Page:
When hotshot businesswoman Alice Warren is asked to organise a literary festival at beautiful Crathes Castle in Scotland, her ‘work mode’ persona means she can’t say no – even though the person asking is her ex, Cameron Hunter.

Alice broke Cameron’s heart and feels she owes him one – but her best friend Charlie isn’t going to like it. Charlie – aka famous author Erin Spence – is happy to help Alice with the festival…until she finds out that Cameron’s involved! Charlie suffered a bad case of unrequited love for Cameron, and she can’t bear the thought of seeing him again.

Caught between her own insecurities and loyalty to her friend, Charlie gets fellow author Kit Lambert to take her place. Agreeing to leave her London comfort zone – and her favourite corner in Pickwicks Café – Kit steps in. She quickly finds herself not just helping out, but hosting a major literary event, while also trying to play fairy godmother – a task which quickly gets very complicated indeed…

Another Glass of Champagne

A follow-up – full length novel- to the runaway success Another Cup of Coffee.

A warm-hearted, contemporary tale about a group of friends living in a small corner of busy London, by bestselling author Jenny Kane.

Fortysomething Amy is shocked and delighted to discover she’s expecting a baby – not to mention terrified! Amy wants best friend Jack to be godfather, but he hasn’t been heard from in months.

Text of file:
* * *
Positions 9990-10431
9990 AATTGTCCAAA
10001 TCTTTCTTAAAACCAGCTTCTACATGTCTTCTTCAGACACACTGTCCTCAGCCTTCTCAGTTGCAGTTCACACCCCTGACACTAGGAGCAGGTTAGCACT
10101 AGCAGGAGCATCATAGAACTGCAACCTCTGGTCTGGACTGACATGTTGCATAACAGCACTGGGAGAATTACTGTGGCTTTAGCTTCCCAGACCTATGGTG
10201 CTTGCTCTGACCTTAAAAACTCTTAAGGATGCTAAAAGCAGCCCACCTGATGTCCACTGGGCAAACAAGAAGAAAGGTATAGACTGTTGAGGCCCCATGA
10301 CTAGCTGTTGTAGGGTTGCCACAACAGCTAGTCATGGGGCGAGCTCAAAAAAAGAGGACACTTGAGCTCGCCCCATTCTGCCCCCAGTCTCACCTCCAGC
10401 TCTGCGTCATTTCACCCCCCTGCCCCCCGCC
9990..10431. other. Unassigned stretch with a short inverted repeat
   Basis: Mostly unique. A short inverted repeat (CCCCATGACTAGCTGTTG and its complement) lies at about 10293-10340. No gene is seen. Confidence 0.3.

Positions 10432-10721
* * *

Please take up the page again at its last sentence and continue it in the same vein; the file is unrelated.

When Jack finally reappears, he’s full of good intentions – but his new business plan could spell disaster for the beloved Pickwicks Coffee Shop, and ruin a number of old friendships… Meanwhile his love life is as complicated as ever – and yet when he swears off men for good, Jack meets someone who makes him rethink his priorities…but is it too late for a fresh start?

Author Kit has problems of her own: just when her career has started to take off, she finds herself unable to write – and there’s a deadline looming, plus two headstrong kids to see through their difficult teenage years…will she be able to cope?

***

Hope you like the new look!

Happy reading,

Jenny xx

8 Reasons to go on an Imagine writing retreat

Only a few rooms remain! Reserve your place now!

Alison Knight and I are proud to be hosting Imagine’s second writing retreat at Northmoor House.

8 reasons to go on an Imagine Writing Retreat…

1. Writers need writers! No one understands writing and a writer’s life like another writer. Mutual support is the name of the game!

2. Located in the stunning Victorian manor, Northmoor House, Imagine’s retreat gives you the chance to stay in a home untouched by time (Don’t panic, there is Wi-Fi). You can even indulge in the waters of an original Victorian bathtub…don’t forget your bubble bath!

3. With so many of the manor’s period features still in place, Northmoor is the ideal location for sparking inspiration and dreaming up new plotlines.